When it comes to getting laid, every hour counts. Every hour of sleep, that is.
Scientists at the University of Michigan Sleep and Circadian Research Lab recently conducted a study with 171 college-aged women and found that the more shut-eye they got each night, the more amorous they felt the next day.
The study subjects slept an average of seven hours, 22 minutes. But those who were able to turn in earlier or sleep later reported a greater level of physical arousal. The researchers crunched the numbers and figured out that each additional hour of sleep increased the next day’s possibility of sealing the deal by 14 percent.
That’s not exactly a rigorous scientific analysis.
Okay, so the study was small and lasted just two weeks. And there were no sex tapes. (Meaning, the researchers didn’t monitor the women’s sleep and sex, in a laboratory setting. Rather the women kept journals, which they later handed over.)
That being said, the study did break some new ground — and shake a few bedposts — as one of the first to assess the all-important relationship between shut-eye and sexy time.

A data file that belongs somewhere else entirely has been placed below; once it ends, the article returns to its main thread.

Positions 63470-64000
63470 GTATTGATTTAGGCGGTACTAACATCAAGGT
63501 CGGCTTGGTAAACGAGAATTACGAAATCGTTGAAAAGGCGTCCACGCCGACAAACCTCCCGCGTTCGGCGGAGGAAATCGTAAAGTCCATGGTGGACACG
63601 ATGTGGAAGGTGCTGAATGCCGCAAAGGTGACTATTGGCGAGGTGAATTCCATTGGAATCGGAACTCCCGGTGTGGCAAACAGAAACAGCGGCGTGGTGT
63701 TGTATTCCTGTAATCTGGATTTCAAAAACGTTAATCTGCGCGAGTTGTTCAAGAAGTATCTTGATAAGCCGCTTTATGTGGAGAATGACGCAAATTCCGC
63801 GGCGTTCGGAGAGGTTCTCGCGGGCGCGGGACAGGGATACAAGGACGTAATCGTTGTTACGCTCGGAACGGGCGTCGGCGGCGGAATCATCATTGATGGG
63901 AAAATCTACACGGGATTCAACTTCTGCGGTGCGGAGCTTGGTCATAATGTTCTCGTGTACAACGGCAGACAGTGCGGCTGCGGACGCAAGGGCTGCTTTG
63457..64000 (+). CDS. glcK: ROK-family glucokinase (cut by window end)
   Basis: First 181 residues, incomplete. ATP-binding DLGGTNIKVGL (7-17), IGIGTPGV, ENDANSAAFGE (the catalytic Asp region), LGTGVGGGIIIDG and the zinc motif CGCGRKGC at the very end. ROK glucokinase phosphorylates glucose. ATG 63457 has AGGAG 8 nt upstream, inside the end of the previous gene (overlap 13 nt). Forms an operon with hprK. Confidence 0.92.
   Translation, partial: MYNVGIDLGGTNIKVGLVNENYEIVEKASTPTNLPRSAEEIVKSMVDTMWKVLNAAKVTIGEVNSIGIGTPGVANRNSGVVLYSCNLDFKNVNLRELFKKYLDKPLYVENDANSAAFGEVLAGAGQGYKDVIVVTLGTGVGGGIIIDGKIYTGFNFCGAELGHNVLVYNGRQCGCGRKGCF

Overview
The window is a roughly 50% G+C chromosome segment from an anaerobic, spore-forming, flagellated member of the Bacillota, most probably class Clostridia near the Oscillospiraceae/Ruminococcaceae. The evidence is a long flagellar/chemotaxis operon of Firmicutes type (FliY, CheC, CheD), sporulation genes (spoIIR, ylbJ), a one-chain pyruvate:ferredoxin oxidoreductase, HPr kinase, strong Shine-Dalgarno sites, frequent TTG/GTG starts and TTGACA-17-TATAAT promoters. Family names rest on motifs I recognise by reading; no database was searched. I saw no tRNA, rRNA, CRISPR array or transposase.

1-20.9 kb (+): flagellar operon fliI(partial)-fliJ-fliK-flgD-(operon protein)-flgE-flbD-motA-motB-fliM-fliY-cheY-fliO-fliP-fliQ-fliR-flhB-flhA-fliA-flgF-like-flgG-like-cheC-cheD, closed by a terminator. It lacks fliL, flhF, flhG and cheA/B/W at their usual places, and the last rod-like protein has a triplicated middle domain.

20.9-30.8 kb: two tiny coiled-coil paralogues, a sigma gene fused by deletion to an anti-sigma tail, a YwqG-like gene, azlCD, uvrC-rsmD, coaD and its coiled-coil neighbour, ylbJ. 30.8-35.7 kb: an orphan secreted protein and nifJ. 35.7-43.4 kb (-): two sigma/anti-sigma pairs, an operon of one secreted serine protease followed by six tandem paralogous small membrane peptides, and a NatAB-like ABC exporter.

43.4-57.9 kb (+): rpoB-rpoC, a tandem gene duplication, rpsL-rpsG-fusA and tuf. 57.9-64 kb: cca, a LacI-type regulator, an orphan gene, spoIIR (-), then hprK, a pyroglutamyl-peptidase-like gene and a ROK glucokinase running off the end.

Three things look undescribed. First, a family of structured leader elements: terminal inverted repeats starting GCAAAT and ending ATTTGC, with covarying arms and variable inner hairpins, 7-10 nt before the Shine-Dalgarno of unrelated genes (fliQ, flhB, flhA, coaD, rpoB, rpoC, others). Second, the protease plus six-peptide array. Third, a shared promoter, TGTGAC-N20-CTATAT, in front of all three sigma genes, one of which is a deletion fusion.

This is the first study ever on sleep and sex?
Past studies have drawn a link between short sleep duration and increased body mass index (BMI) — i.e., you lose sleep, you pack on the pounds. Others have looked at how sleep loss can negatively impact hormone levels, which may cause changes in desire and arousal.
This is the first study to directly conclude that “obtaining sufficient sleep is important to the promotion of healthy sexual desire and genital response” — so, it’s also great for keeping the gear in game condition. Sufficient sleep will also increase “the likelihood of engaging in partnered sexual activity.”
A bonus of hitting the sack an hour earlier: You’ll have less free time to raid the fridge for those late night snacks, so you’ll keep the weight off. According to a 2011 study published in the journal Obesity, night owls consume an average of 248 calories more per day, and most of those are racked up after 8 p.m.
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